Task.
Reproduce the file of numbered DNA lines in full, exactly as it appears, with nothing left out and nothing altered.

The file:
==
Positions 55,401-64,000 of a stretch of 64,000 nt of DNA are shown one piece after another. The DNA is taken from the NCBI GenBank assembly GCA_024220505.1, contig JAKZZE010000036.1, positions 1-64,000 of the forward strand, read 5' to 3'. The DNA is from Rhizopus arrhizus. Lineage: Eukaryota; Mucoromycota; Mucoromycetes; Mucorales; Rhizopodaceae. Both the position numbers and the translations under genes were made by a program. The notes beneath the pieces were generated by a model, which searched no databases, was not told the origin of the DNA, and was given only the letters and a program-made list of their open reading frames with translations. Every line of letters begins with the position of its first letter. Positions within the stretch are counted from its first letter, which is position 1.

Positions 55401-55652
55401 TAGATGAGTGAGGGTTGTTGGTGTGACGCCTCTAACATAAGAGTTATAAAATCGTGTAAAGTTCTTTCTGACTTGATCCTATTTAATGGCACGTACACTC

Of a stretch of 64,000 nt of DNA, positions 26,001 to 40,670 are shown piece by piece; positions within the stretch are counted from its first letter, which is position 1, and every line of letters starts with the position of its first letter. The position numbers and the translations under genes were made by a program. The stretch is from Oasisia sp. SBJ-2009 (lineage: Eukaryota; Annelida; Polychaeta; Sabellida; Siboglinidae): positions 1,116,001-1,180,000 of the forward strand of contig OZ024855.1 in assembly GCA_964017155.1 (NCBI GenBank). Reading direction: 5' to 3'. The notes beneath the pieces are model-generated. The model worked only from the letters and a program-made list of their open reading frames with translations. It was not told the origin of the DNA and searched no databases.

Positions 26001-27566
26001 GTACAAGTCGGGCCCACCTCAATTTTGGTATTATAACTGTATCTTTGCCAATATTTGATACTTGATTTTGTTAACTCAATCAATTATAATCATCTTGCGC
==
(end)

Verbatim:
Positions 55,401-64,000 of a stretch of 64,000 nt of DNA are shown one piece after another. The DNA is taken from the NCBI GenBank assembly GCA_024220505.1, contig JAKZZE010000036.1, positions 1-64,000 of the forward strand, read 5' to 3'. The DNA is from Rhizopus arrhizus. Lineage: Eukaryota; Mucoromycota; Mucoromycetes; Mucorales; Rhizopodaceae. Both the position numbers and the translations under genes were made by a program. The notes beneath the pieces were generated by a model, which searched no databases, was not told the origin of the DNA, and was given only the letters and a program-made list of their open reading frames with translations. Every line of letters begins with the position of its first letter. Positions within the stretch are counted from its first letter, which is position 1.

Positions 55401-55652
55401 TAGATGAGTGAGGGTTGTTGGTGTGACGCCTCTAACATAAGAGTTATAAAATCGTGTAAAGTTCTTTCTGACTTGATCCTATTTAATGGCACGTACACTC

Of a stretch of 64,000 nt of DNA, positions 26,001 to 40,670 are shown piece by piece; positions within the stretch are counted from its first letter, which is position 1, and every line of letters starts with the position of its first letter. The position numbers and the translations under genes were made by a program. The stretch is from Oasisia sp. SBJ-2009 (lineage: Eukaryota; Annelida; Polychaeta; Sabellida; Siboglinidae): positions 1,116,001-1,180,000 of the forward strand of contig OZ024855.1 in assembly GCA_964017155.1 (NCBI GenBank). Reading direction: 5' to 3'. The notes beneath the pieces are model-generated. The model worked only from the letters and a program-made list of their open reading frames with translations. It was not told the origin of the DNA and searched no databases.

Positions 26001-27566
26001 GTACAAGTCGGGCCCACCTCAATTTTGGTATTATAACTGTATCTTTGCCAATATTTGATACTTGATTTTGTTAACTCAATCAATTATAATCATCTTGCGC